Energy Current: Standing Rock & What You Can Do

Tuesday, November 22, 2016

By Erika Schneider, Director of Communications

I (Sierra) am just back from two weeks at Standing Rock. Prior to my departure, Dave was up there for a week. It was just a matter of hours from his arrival home to my departure for Standing Rock.

It’s hard to imagine that anyone that takes the time to read our newsletter doesn’t know what is happening in Standing Rock, North Dakota – but, just in case:

A pipeline known as the Dakota Access Pipeline, built and held by Energy Transfer Partners is being pushed forcefully through our country. Nothing new here yet the communities in the pipeline’s path, especially the indigenous family, Native Americans, are fighting this pipeline. Thousands of people have converged at the Standing Rock Sioux Reservation in North Dakota, directly in the pipeline’s path, to stop this pipeline from being completed. There is a Lakota prophecy that says there will be a great black snake that will run through the land and bring destruction to the people and the earth. Thousands of native and non-native people from all across the United States and the world are gathering peacefully and in prayer to protect the earth and water and people from the Dakota Access Pipeline, understood as the black snake of the prophecy.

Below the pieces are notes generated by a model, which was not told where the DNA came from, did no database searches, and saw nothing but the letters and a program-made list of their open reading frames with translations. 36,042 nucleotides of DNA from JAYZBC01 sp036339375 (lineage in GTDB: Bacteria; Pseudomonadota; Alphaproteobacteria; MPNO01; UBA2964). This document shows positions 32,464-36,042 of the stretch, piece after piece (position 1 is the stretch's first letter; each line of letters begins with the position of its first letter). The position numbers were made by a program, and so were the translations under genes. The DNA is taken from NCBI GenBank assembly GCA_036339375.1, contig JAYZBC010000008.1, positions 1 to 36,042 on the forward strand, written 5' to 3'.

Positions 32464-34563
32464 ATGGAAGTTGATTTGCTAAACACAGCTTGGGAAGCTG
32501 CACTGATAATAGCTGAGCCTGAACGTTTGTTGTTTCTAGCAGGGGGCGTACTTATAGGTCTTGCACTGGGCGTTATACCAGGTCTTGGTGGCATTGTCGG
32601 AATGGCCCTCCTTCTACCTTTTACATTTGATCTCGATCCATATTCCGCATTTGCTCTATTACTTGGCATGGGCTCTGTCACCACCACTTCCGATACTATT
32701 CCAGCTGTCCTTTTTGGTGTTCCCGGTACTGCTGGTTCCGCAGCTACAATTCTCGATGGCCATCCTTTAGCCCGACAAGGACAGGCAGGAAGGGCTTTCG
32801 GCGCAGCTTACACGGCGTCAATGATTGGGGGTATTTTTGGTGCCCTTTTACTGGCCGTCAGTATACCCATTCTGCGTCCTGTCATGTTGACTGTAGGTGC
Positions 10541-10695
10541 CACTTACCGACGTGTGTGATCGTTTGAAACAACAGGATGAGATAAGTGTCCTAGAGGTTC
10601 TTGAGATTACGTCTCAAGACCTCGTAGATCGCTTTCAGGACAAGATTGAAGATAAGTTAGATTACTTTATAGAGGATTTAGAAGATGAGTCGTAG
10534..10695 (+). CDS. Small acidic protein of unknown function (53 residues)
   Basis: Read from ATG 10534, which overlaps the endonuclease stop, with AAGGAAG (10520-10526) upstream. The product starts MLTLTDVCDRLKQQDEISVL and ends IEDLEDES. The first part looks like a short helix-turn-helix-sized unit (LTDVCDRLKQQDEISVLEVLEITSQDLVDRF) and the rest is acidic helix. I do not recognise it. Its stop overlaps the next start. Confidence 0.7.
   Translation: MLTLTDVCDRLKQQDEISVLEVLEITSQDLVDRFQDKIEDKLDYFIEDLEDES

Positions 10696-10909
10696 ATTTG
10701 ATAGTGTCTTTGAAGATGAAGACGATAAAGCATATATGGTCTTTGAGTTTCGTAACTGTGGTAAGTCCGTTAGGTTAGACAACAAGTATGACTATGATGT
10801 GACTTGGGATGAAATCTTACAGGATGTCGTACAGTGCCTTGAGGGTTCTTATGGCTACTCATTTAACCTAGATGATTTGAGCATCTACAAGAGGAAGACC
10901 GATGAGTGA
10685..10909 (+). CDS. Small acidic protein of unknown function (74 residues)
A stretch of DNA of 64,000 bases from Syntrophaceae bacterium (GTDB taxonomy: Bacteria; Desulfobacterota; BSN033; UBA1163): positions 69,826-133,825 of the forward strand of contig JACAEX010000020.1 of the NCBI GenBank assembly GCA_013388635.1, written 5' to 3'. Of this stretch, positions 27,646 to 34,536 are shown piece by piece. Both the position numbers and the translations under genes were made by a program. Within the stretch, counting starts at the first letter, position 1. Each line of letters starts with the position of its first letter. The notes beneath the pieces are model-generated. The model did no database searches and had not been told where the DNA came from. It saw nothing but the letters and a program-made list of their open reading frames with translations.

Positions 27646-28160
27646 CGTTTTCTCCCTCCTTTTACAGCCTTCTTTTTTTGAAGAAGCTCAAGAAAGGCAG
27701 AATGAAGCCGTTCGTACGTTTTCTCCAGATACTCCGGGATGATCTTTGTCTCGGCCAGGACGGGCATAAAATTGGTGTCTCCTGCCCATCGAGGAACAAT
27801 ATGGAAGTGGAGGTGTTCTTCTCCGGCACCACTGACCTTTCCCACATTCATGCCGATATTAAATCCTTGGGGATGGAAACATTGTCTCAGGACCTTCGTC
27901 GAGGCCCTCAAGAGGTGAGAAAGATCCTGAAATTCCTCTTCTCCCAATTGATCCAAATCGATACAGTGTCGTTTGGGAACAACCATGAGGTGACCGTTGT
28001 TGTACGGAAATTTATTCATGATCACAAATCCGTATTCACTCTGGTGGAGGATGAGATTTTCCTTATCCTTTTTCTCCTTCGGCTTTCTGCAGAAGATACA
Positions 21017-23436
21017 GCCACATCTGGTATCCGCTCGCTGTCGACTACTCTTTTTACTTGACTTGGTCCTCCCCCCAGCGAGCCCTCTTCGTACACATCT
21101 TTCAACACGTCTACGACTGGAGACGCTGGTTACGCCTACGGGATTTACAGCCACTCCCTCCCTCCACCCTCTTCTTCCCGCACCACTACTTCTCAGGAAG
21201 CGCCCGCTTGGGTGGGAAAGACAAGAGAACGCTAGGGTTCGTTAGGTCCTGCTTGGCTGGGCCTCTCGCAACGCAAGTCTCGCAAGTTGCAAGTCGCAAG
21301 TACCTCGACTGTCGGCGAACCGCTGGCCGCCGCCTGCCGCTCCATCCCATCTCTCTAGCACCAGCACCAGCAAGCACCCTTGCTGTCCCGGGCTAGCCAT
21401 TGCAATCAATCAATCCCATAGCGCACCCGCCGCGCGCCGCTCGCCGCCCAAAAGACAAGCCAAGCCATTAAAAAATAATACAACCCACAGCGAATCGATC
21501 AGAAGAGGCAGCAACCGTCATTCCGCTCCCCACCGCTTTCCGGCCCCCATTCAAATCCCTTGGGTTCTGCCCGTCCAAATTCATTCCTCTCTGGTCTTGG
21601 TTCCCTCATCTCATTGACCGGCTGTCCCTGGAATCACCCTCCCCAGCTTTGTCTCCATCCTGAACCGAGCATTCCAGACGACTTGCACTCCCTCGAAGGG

While there are many concerns about all pipelines being built, this one has some extra ones.  With any pipeline, we must ask ourselves if our lifestyles are sustainable. I would say, clearly not. As evidence I ask you to look around at the mounting carbon in our atmosphere, the slow death of species, clean water, clean air and more. As well, with any pipeline we must understand the risks posed by rupture, spillage, and leaks- to our drinking water. There is also the very real risk of explosions and ultimately for what? Corporate profit and increased dependence upon fossil fuels at the expense of the people, especially those who live along the pipeline path.  And in the case of this pipeline, it runs across land that does not belong to the U.S. This land is held by treaty by the Sioux and contains not only their drinking water but sacred burial grounds, cultural sites and homes.